Uttar Pradesh government officials claim it is almost impossible to shut down industries, operating in residential areas, that use tce. "Some units using tce are located in small bylanes of the city and we need to conduct a survey of these areas to ascertain the extent of problem," says Y K Singh. S M Bhobhade, Aligarh's district magistrate accepts that tce's use in residential colonies is hazardous. But, he feels any forcible shifting of industries will cause law and order problem in the city.
As a stopgap solution, dic is encouraging the use of chilling plants to control release of tce vapours. Explains Rajeev Upadhyay, regional officer, uppcb, "Chilling units have a chamber which maintains a temperature of eight degrees Celsius. The purpose of such cooling is to condense tce vapours, which might otherwise come out in the environment." But he admits that many units do not maintain the required temperature and release tce into the environment. This was confirmed when the Down To Earth correspondent visited an industry which had a chilling plant but was not used. The owner claimed that workers found it inconvenient to run the chilling plant. "Chilling plants have additional costs, so many industrialists do not purchase them. Those who have such a plant, do not operate it and continue to use tce at ambient temperature," admits Bhobade.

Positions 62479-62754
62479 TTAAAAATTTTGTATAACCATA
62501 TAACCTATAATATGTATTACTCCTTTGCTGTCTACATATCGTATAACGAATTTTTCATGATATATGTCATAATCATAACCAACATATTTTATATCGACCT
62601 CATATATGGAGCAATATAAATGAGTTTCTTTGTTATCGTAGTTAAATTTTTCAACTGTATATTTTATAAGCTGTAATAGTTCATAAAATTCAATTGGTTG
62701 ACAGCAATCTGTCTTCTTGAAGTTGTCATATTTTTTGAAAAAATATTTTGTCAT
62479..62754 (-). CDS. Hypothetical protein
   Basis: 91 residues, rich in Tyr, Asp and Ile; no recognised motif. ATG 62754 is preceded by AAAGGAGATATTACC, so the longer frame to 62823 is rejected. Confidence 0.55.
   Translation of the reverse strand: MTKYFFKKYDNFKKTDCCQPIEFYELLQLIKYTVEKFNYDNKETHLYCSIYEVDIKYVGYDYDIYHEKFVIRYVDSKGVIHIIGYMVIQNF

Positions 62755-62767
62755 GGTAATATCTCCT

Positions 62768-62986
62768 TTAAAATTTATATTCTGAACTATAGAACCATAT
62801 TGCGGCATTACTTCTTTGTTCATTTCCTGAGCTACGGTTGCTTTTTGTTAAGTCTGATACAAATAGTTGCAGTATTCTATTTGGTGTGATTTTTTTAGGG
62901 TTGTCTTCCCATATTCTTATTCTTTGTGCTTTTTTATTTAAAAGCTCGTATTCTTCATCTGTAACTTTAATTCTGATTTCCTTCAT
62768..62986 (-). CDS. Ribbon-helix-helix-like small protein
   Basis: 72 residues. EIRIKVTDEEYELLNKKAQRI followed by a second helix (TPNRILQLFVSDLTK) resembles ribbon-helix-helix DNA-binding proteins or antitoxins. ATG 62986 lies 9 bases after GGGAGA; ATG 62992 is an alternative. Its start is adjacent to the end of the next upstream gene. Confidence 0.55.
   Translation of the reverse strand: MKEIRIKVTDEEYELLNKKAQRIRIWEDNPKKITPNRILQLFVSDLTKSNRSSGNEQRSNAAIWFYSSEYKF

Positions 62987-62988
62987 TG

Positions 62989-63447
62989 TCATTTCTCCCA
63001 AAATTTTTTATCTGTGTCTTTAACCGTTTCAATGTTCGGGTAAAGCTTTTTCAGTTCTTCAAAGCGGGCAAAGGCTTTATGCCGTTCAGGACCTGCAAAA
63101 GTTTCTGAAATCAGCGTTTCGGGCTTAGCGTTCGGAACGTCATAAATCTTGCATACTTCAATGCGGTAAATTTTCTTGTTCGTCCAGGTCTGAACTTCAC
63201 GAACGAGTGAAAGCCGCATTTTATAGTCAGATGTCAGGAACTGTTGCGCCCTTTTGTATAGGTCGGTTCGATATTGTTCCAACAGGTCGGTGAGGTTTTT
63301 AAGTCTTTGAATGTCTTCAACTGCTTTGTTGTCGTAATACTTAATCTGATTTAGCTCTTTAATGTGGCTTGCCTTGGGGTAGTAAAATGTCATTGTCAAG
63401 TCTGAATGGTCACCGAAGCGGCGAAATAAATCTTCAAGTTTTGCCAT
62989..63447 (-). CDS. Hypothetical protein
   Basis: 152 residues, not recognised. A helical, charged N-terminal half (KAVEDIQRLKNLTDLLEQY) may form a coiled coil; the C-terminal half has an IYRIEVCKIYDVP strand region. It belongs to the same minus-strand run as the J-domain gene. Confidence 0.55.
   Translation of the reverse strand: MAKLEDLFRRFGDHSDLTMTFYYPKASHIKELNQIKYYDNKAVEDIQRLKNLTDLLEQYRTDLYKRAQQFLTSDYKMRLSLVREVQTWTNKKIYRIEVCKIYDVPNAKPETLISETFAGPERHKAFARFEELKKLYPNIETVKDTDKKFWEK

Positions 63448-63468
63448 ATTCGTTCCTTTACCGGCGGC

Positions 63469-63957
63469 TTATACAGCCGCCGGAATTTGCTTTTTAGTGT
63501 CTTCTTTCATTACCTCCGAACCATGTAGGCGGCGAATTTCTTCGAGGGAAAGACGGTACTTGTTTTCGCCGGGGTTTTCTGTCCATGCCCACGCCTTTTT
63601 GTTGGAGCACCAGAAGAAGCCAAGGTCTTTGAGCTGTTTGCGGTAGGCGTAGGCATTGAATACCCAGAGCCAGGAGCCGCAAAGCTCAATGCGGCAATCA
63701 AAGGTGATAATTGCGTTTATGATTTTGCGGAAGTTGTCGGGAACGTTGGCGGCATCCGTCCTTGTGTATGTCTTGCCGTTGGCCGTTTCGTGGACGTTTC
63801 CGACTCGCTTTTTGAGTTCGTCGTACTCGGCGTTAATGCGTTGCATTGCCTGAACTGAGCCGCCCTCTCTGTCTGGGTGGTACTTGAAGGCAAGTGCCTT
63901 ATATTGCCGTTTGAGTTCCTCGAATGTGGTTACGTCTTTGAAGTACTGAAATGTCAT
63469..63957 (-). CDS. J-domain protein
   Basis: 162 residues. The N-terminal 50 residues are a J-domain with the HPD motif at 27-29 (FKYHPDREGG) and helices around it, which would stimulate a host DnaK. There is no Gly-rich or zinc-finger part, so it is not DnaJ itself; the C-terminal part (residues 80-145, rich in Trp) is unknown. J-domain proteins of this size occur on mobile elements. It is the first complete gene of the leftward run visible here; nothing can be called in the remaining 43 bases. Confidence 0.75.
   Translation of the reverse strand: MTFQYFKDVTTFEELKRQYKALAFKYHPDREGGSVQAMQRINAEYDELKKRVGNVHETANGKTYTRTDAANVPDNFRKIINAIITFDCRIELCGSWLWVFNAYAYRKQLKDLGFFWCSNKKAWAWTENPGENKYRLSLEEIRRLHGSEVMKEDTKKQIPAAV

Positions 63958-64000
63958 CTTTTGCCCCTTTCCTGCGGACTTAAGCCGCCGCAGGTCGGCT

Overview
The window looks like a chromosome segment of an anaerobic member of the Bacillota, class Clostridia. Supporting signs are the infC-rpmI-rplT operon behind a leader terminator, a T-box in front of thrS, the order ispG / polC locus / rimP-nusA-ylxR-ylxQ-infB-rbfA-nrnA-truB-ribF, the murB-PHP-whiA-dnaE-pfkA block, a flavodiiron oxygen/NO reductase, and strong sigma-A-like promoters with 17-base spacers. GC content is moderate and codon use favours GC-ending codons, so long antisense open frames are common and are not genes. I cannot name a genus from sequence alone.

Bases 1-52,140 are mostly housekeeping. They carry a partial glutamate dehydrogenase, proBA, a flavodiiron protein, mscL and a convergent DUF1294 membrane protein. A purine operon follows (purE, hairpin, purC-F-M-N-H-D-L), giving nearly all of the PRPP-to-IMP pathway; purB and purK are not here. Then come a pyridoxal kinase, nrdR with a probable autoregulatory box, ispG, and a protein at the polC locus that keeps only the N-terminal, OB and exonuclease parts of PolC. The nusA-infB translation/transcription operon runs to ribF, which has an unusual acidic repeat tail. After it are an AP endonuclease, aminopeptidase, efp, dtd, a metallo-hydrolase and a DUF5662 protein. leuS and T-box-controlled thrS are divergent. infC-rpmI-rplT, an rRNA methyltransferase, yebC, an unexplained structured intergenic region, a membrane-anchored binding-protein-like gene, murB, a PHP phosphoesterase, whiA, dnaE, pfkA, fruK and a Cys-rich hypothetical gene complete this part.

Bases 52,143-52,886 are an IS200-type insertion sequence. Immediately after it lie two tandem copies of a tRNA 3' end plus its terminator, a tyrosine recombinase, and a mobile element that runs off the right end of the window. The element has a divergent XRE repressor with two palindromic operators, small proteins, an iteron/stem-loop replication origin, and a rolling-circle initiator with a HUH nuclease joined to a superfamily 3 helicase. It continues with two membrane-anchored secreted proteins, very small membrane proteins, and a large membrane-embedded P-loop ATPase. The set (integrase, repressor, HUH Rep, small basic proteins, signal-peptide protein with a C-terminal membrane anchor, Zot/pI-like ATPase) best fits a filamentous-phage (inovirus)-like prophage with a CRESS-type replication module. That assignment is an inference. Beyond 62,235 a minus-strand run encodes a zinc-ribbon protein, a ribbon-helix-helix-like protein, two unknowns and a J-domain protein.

Outside Uttar Pradesh, no one seems to be worried about tce. Senior officials at moef admit the chemical is hazardous, but the ministry has not bothered to study the problem. The Central Pollution Control Board (cpcb) has also washed its hands off it. "We have not studied health effects of exposure to tce, as at present we are working on pollutants of more hazardous nature such as benzene," says a senior scientist with cpcb.
Amita Srivastava, a scientist with the National Poison Information Centre at New Delhi-based All India Institute of Medical Sciences, says that "unless a doctor checks the 'patients' in Aligarh and scientists simultaneously monitor tce levels in the air, it is very difficult pinpoint the culprit." But she also adds that since inhalation and ingestion of tce causes headaches and central neural depression, it is possible that this chemical is responsible for the ill health of Aligarh's residents.
And irresponsible industrialists
Industrialists are stubbornly unwilling to give up tce. "Sometimes industries use petrol to clean brass products, but that does not give the desired finishing. Also alternatives are expensive", says Garg. Counters Jayaraman, "People who are spending lakhs of rupees on treating their cancers and various other ailments caused by tce will certainly find alternatives cost-effective. Unfortunately, the health effects on workers and communities due to use of poisonous chemicals are not accounted for in the cost-benefit analyses of the industry and the government. " He says that although the Supreme Court of India has reaffirmed the importance of the precautionary principle, the Indian regulators and policy makers -- including the cpcb and the moef-- have always insisted on smoking guns and body bags before considering any action on hazardous chemicals. And people become victims of this inaction.
With inputs from Neha Dua in Delhi